Safety net hospitals and their hospitalists struggle with securing adequate postdischarge access for their population, which has inadequate insurance and poor access to primary care. Patient characteristics also play a role in the complex postdischarge care for this population, given its high rate of ED use (owing to perceived convenience and capabilities) for ambulatory-sensitive conditions.22 In addition, immigrants, particularly those with low English-language proficiency, underuse and have poor access to primary care.23,24 Postdischarge clinics in this environment focus first on providing a reliable postdischarge plan and then on linking to primary care. Examples of two clinics are at Harborview Medical Center in Seattle, Washington25 and Texas Health in Fort Worth.

Harborview is a 400-bed hospital affiliated with the University of Washington. More than 50% of its patients are considered indigent. The clinic was established in 2007 to provide a postdischarge option for uninsured patients, and a link to primary care in federally qualified health centers. The clinic was staffed 5 days a week with one or two hospitalists or advanced practice nurses. Visit duration was 20 minutes, 270 visits occurred per month, and the no-show rate was 30%. A small subgroup of the hospitalist group staffed the clinic. Particular clinical foci included CHF patients, patients with wound-care needs, and homeless, immigrant, and recently incarcerated patients. A key goal was connecting to longitudinal primary care, and the clinic successfully connected more than 70% of patients to primary care in community health centers. This clinic ultimately transitioned from a hospitalist practice to a primary care practice with a primary focus on post-ED follow-up for unaffiliated patients.26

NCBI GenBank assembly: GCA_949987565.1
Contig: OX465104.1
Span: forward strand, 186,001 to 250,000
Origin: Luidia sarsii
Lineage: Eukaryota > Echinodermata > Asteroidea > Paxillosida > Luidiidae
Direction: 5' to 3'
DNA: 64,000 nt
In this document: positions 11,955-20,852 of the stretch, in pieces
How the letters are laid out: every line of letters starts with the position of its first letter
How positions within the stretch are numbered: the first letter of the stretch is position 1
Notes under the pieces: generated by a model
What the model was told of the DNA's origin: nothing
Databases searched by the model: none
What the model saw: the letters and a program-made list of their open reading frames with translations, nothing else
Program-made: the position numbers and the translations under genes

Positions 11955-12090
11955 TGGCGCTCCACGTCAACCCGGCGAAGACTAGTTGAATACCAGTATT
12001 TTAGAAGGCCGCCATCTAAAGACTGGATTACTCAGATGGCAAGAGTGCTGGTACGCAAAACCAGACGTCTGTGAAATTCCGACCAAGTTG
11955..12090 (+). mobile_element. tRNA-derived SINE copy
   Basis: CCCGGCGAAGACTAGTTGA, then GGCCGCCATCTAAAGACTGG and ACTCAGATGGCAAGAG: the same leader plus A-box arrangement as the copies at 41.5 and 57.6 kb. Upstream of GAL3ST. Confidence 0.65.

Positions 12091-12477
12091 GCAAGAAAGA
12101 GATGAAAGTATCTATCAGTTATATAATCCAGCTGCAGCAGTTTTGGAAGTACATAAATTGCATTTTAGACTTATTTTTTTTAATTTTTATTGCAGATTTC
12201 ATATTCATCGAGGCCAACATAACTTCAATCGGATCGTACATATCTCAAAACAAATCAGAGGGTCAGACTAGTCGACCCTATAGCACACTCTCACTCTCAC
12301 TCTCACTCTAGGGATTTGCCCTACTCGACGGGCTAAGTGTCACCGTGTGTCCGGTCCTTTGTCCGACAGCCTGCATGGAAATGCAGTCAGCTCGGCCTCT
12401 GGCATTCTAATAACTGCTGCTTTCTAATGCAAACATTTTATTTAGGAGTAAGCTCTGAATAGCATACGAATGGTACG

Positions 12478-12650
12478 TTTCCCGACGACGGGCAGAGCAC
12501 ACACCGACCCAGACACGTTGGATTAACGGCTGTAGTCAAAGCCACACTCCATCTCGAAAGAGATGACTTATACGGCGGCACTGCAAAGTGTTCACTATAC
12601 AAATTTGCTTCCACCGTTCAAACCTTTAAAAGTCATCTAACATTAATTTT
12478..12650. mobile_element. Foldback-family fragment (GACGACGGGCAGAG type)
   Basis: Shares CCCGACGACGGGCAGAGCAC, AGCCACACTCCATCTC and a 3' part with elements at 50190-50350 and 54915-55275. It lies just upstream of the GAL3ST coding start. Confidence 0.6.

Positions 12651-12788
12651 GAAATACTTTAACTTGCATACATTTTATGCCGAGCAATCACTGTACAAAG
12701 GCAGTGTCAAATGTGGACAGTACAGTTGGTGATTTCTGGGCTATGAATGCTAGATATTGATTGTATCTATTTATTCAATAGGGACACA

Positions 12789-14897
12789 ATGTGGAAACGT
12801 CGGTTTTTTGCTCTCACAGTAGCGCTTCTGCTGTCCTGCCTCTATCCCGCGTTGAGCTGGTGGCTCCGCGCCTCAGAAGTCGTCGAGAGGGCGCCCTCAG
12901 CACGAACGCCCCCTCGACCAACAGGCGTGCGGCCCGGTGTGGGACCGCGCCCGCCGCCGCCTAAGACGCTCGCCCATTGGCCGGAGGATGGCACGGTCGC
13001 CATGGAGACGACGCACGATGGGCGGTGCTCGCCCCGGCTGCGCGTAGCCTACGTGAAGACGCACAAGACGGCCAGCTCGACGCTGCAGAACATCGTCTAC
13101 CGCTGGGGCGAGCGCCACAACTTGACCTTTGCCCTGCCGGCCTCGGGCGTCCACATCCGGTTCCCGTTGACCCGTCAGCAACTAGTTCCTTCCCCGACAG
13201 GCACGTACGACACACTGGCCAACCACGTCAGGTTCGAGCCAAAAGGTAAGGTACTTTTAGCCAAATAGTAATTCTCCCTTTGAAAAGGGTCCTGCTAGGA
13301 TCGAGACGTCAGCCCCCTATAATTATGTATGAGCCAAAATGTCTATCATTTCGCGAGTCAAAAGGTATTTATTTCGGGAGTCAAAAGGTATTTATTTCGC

In 2010, Texas Health faced a similar challenge with unaffiliated patients, and established a nurse practitioner–based clinic with hospitalist oversight to provide care primarily for patients without insurance or without an existing primary care relationship.

Academic Medical Center Models